Skip to content
The shape is the thing at Saratoga Arts' exhibit

We all know about totally abstract sculpture—objects that are full of themselves, their surfaces, their materiality, their shape. The new three- person show “Progressions” at Saratoga Arts presents work that pulls up just short of absoluteabstraction, so there is a wavering, welcome dance of suggestion.

You might not agree, but for me the shapes here have hints of something we can get a whiff of without always knowingquite why. The two accomplished sculptors in the main galleries, Caroline Ramersdorfer and Mia Westerlund Roosen, are experts at making more of their materials than is obviously there.

Rambersdorfer’s marble objects certainly rely on the beauty of gossamer stone, with some slabs stacked and others given crystalline form like findings from outer space. By contrast, Roosen’s felt and resin forms curl, layer, andintertwine in ways that imply a botanical logic, as if pulled from very deep waters.

This is actually a rather otherworldly show, with finished sculptures alongside preliminary models and sketches onpaper. The third artist, post- war sculptor Dorothy Dehner, acts as spiritual support, with a few small but importantworks on paper down a hallway.

The pleasure in “Progressions” starts with how these 3-D works—made of all kinds of materials from marble and wood to felt, plaster, and ceramic

—look good. It expands the old Duke Ellington adage: if it sounds good, it is good. Their works draw you in and around,and then around again, inviting spatial analysis, fitting forms and deviations into comprehension. This isn’t about meaning or deciphering content and symbolism, and there is no personal angst. The show is about shapes that feel like they are right, and that hide an ambiguous complicity with the viewer.

Take the complex, towering “Carmelite II” by Roosen. It stands not like a figure, but as some kind of plant form, its flattened tendrils reaching with a surge of arms in bi-symmetrical waves. It doesn’t give away its underlying nature offelt hardened with resin—it could easily have been a large sheet of clay, bent and cut and fired. If it feels like it was once alive, it is also in an inevitable stasis, a still frame for the viewer.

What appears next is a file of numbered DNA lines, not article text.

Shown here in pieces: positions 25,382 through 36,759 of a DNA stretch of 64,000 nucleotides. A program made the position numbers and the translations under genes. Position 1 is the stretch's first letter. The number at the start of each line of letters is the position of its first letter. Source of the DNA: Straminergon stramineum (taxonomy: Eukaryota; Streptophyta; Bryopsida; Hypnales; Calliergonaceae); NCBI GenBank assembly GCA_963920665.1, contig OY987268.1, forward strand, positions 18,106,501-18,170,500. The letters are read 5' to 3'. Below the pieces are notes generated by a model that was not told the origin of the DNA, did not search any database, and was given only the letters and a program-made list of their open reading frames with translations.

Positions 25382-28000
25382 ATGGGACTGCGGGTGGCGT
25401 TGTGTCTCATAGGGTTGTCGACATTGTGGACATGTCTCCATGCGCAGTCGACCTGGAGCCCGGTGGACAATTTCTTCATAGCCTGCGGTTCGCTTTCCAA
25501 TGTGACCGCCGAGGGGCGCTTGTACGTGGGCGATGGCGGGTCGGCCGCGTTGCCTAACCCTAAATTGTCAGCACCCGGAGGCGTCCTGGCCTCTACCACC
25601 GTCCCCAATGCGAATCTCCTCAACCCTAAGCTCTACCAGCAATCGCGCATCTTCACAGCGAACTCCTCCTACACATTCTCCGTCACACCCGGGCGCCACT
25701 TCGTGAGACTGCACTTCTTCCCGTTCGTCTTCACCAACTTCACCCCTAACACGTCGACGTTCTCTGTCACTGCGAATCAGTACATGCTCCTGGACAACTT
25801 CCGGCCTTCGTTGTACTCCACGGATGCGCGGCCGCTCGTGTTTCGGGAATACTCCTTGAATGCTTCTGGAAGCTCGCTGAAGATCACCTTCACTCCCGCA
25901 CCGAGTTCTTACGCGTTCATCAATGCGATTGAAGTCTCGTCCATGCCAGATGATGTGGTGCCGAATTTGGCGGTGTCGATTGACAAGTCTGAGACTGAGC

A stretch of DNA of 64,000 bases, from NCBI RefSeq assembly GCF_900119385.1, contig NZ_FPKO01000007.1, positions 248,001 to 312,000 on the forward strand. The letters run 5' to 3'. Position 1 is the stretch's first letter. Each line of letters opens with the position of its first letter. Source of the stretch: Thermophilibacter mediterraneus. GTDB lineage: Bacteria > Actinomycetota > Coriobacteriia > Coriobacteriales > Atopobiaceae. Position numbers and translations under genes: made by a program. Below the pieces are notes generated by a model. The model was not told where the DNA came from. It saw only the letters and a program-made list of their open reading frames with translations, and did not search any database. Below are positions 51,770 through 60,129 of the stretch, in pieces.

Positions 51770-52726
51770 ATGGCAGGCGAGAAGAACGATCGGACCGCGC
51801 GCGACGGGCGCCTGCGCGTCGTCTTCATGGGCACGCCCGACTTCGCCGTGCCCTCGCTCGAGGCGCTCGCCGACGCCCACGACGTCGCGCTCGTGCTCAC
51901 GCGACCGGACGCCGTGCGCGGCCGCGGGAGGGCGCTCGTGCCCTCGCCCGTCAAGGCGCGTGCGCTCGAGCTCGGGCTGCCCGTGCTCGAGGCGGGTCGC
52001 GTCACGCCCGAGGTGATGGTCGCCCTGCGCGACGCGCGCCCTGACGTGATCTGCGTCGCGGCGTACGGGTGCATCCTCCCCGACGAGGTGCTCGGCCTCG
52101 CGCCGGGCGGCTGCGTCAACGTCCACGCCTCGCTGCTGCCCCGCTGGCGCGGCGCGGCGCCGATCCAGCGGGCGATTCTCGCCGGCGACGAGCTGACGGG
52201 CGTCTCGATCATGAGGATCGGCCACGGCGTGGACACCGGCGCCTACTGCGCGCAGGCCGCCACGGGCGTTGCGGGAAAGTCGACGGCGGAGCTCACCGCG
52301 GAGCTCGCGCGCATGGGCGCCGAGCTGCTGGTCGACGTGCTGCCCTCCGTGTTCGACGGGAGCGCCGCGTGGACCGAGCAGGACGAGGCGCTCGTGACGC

All of Roosen’s work wrangles an energetic outward force with rectitude and resolution, so the loose ends and anglesand long, narrow forms end up contained. This might sound contradictory, but it makes the objects convincing. Roosen’s small ceramic studies are easily expanded in your head to fit the finished effects of the larger works.

Some of Roosen’s sculptures over the years have been designed for larger, outdoor spaces, where scale and the environment contribute. (One of her works will greet you from the gardens just outside the doors to the building.) And so it is with Ramersdorfer’s works, which are known for their public settings.

Everything in Ramersdorfer’s half of the gallery is cool verging on cold in its cosmic vision. The hard angles, marble resistance, and stainless steel supports put the viewer at a distance. They are lifeless by design but imply logic. There are geometric shapes within shapes, or layers of similar forms mounted in rectangular steel frames that make spectral sandwiches. There are fewer complexities than you might prefer, but they have a flashy finish.

The many preparatory drawings here give a sense of formal process and add a human sheen to the works. Two studies even include slightly three- dimensional constructions, as if the drawings are coming to life on the page, an engaging novelty.

The third artist in this show feels like a peripheral add-on, but Dorothy Dehner has regional fame for her sculptures from the 1950s and 60s. Here we have works on paper from 1953 and 1954, just before her breakthroughs in sculpture, that show a developing vocabulary of geometry and form that comfortably presages the other works on view.